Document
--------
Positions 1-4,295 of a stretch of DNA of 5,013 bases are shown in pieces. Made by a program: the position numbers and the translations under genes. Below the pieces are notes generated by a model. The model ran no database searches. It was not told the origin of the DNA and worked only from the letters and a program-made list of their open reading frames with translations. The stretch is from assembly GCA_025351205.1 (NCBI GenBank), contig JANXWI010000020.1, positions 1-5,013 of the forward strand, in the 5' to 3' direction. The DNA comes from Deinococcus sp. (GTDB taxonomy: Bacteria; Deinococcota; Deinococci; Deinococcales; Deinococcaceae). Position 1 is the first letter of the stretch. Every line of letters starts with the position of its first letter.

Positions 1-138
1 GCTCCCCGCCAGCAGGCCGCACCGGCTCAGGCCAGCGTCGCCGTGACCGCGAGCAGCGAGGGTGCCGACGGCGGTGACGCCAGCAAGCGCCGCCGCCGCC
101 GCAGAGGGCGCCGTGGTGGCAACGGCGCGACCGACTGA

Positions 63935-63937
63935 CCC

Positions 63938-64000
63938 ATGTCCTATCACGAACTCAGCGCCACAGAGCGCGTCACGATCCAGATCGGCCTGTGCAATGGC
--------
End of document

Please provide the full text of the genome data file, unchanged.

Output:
Positions 1-4,295 of a stretch of DNA of 5,013 bases are shown in pieces. Made by a program: the position numbers and the translations under genes. Below the pieces are notes generated by a model. The model ran no database searches. It was not told the origin of the DNA and worked only from the letters and a program-made list of their open reading frames with translations. The stretch is from assembly GCA_025351205.1 (NCBI GenBank), contig JANXWI010000020.1, positions 1-5,013 of the forward strand, in the 5' to 3' direction. The DNA comes from Deinococcus sp. (GTDB taxonomy: Bacteria; Deinococcota; Deinococci; Deinococcales; Deinococcaceae). Position 1 is the first letter of the stretch. Every line of letters starts with the position of its first letter.

Positions 1-138
1 GCTCCCCGCCAGCAGGCCGCACCGGCTCAGGCCAGCGTCGCCGTGACCGCGAGCAGCGAGGGTGCCGACGGCGGTGACGCCAGCAAGCGCCGCCGCCGCC
101 GCAGAGGGCGCCGTGGTGGCAACGGCGCGACCGACTGA

Positions 63935-63937
63935 CCC

Positions 63938-64000
63938 ATGTCCTATCACGAACTCAGCGCCACAGAGCGCGTCACGATCCAGATCGGCCTGTGCAATGGC